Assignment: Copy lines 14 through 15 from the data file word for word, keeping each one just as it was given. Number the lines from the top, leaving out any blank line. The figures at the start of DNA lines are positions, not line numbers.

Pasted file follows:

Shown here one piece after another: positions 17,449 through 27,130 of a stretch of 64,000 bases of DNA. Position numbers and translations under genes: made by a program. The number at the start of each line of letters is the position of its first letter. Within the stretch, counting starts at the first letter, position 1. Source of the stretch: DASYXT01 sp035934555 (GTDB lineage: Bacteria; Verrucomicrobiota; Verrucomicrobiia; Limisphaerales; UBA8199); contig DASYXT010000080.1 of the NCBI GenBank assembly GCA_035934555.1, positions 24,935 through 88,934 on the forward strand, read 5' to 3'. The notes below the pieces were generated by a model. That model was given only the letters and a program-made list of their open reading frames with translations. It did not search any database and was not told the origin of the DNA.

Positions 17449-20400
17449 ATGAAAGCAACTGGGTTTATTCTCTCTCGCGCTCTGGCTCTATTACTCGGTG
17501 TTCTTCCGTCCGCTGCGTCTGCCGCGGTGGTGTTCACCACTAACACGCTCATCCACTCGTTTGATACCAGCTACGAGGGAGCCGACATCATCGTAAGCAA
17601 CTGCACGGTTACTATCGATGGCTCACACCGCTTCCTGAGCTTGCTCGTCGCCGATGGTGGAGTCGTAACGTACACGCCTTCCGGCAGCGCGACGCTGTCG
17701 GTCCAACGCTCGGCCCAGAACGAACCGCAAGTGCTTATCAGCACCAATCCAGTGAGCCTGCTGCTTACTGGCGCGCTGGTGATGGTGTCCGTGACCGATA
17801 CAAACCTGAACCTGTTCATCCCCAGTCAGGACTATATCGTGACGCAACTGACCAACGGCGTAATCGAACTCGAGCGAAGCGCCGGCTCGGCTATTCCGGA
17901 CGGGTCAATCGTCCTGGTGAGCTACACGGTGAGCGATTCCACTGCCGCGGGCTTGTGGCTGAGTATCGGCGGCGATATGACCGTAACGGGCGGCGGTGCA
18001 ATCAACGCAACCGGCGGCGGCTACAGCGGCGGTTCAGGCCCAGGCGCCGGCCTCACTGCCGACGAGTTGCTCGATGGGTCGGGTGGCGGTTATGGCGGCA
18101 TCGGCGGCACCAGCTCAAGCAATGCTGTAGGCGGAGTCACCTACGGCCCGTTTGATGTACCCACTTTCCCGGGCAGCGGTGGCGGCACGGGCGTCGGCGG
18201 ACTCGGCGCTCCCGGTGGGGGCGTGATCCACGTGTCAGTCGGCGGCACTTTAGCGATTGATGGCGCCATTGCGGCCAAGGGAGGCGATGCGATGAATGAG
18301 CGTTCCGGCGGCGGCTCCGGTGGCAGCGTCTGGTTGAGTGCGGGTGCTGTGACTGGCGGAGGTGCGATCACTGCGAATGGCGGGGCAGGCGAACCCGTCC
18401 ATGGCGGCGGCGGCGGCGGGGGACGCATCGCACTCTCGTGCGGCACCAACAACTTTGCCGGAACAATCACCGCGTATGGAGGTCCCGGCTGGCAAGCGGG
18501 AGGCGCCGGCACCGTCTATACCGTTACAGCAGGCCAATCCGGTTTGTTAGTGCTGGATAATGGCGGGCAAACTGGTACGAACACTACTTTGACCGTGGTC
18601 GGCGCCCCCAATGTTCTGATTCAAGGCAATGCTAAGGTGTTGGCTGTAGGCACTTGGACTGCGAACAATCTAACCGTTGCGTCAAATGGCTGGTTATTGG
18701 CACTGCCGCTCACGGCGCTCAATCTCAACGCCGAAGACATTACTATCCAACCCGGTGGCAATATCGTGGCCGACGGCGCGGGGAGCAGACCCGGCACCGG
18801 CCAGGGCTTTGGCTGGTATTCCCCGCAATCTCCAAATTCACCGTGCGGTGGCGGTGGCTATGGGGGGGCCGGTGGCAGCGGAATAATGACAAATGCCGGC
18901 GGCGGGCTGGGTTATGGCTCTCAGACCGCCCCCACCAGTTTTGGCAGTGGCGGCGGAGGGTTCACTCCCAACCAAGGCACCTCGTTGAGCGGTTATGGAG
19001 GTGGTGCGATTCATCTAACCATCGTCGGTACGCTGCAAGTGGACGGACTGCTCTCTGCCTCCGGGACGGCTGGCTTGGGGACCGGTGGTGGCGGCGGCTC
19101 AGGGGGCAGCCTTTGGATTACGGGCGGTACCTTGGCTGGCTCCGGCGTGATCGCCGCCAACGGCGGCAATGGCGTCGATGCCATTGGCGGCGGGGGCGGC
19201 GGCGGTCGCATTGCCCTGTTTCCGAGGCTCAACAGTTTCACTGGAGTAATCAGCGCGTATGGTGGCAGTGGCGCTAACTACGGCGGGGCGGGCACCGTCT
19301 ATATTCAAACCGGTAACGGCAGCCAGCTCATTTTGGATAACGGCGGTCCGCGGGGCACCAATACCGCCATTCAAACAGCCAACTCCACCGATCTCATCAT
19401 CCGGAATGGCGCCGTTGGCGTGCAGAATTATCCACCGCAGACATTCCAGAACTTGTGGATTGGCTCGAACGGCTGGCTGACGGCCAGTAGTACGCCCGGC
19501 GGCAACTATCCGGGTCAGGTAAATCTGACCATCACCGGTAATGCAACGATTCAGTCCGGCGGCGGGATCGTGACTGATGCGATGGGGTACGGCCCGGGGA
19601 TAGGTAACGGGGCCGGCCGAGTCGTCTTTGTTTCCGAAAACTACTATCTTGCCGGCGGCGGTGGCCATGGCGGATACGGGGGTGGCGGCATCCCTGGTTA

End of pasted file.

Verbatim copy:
18501 AGGCGCCGGCACCGTCTATACCGTTACAGCAGGCCAATCCGGTTTGTTAGTGCTGGATAATGGCGGGCAAACTGGTACGAACACTACTTTGACCGTGGTC
18601 GGCGCCCCCAATGTTCTGATTCAAGGCAATGCTAAGGTGTTGGCTGTAGGCACTTGGACTGCGAACAATCTAACCGTTGCGTCAAATGGCTGGTTATTGG